Lightroom RGB Percentage vs Photoshop RGB numbers

Trying to get my Lightroom refined images as close as possible to Photoshop optimized versions, I discovered that the Lightroom RGB percentages do not match Photoshop RGB numbers.

Lately I have been finishing my underwater images in Photoshop, as Lightroom does not offer the amount of color correction control I waned.

However, reimporting my corrected images into Lightroom, the black point RGB numbers were not  consistent with my Photoshop RGB numbers.

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Canoscan FS4000US ICC Profile

I decided to get serious about profiling my Canoscan FS4000US slider scanner, due to having several years of slides from the period before my switch to digital.

My Canoscan FS4000US scanner is a couple of years old now (costing around $1500AUD when new), but provides high resolution images from slides and negatives.

For years I have wondered about what profiles to apply to my scanned slides. I tried hunting around on the web to see if there was some kind of boxed ICC profile available, but could not find anything.

For a while now my standard procedure has been to import the images from the scanner into Photoshop, assign the sRGB profile, and then convert to my default workspace profile of AdobeRGB. I have tried assigning AdobeRGB profiles directly to the scanned images, but it resulted in over saturated images.

Noticing my images were slightly washed out after conversion, I began to question how much color information has been distorted in the workflow process.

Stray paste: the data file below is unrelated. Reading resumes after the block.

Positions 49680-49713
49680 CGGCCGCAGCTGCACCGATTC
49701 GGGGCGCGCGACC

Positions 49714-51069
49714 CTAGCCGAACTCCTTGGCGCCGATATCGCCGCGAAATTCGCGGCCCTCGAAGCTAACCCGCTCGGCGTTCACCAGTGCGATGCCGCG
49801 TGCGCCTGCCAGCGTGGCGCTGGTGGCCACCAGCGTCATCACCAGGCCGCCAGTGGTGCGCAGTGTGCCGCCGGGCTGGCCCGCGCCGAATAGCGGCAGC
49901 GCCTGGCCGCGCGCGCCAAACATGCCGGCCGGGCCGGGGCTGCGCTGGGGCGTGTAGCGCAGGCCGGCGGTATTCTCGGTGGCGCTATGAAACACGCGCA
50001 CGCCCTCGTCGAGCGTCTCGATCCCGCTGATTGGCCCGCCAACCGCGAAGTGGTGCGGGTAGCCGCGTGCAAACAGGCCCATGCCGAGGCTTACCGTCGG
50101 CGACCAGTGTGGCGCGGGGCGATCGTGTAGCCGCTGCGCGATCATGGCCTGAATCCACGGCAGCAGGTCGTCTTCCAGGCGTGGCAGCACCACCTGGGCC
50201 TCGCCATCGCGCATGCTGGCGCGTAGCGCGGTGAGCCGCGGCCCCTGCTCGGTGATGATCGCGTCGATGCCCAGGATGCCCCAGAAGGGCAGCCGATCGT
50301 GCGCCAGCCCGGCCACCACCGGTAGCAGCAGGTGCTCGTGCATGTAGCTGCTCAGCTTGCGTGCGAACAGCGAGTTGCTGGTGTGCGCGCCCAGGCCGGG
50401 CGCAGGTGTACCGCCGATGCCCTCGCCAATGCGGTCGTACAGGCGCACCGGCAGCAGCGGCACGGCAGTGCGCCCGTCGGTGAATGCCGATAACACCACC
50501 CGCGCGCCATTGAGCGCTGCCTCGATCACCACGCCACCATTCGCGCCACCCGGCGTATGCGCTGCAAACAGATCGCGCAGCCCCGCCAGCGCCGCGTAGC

Producing the scanner ICC profile

The first step was to purchase a couple of IT-8 slide targets from Wolf Faust ( They were well priced, supplied very promptly, and good quality. Wolf has lots of interesting stuff on his main site about color management.

To produce the profile, I then downloaded and purchased the Profile Mechanic software from Digital Light and Color, which made the process of generating a profile very easy, and gave me the ICC profile required.

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Samsung 2243BWX Monitor

I have been working on a windows laptop for a while, and spending a lot of time at present in front of it, decided to look at an additional screen.

Ideally I would have liked to purchase an Eizo screen, but they aren’t within my budget just yet, so I looked at various screens available around town.

Settled on a Samsung 2243BXW due to price, and the fact that Samsung is one of the four companies that make all of the LCD monitors in the world.

The thing that I like about the screen is the 300 cd/m2 brightness. This blows away my laptop, and interestingly this does not seem to be a specification typically listed with laptops.

The first thing I did on setup, was color calibrate the monitor using the Pantone Spyder2 to compare it with my HP laptop.  After some experimenting I discovered Windows does not support ICC profiles on multiple screens, unless separate video cards are used.

The other thing I noticed is that there is a very narrow viewing angle (around 5 degrees) for the correct colour viewing. Moving slightly to either side (or up and down) and a red hue begins to appear at the edges.

After calibrating the screen, I checked the ICC profile using Chromix ColorThink software. This software is brilliant for understanding color issues, allowing visual 2D and 3D rendering and comparison of color profiles.

Results of the calibration show the Samsung 2243BWX screen has a color profile that approximates sRGB. (The Eizo screens quote 95-98% of AdobeRGB1998).

The other result is that the laptop screen gamut is smaller than sRGB, and this explains why images viewed on a laptop in a non-color managed environment appear faded. (I have had a couple of friends confine this effect on different laptop brands.)

This raises an interesting question – If LCD monitors can produce sRGB, why do laptops have a smaller gamut, when they are effectively the same thing?

The conclusion – The Samsung 2243BWX will do me for now, but when I get the funds together, will be upgrading to an Eizo monitor.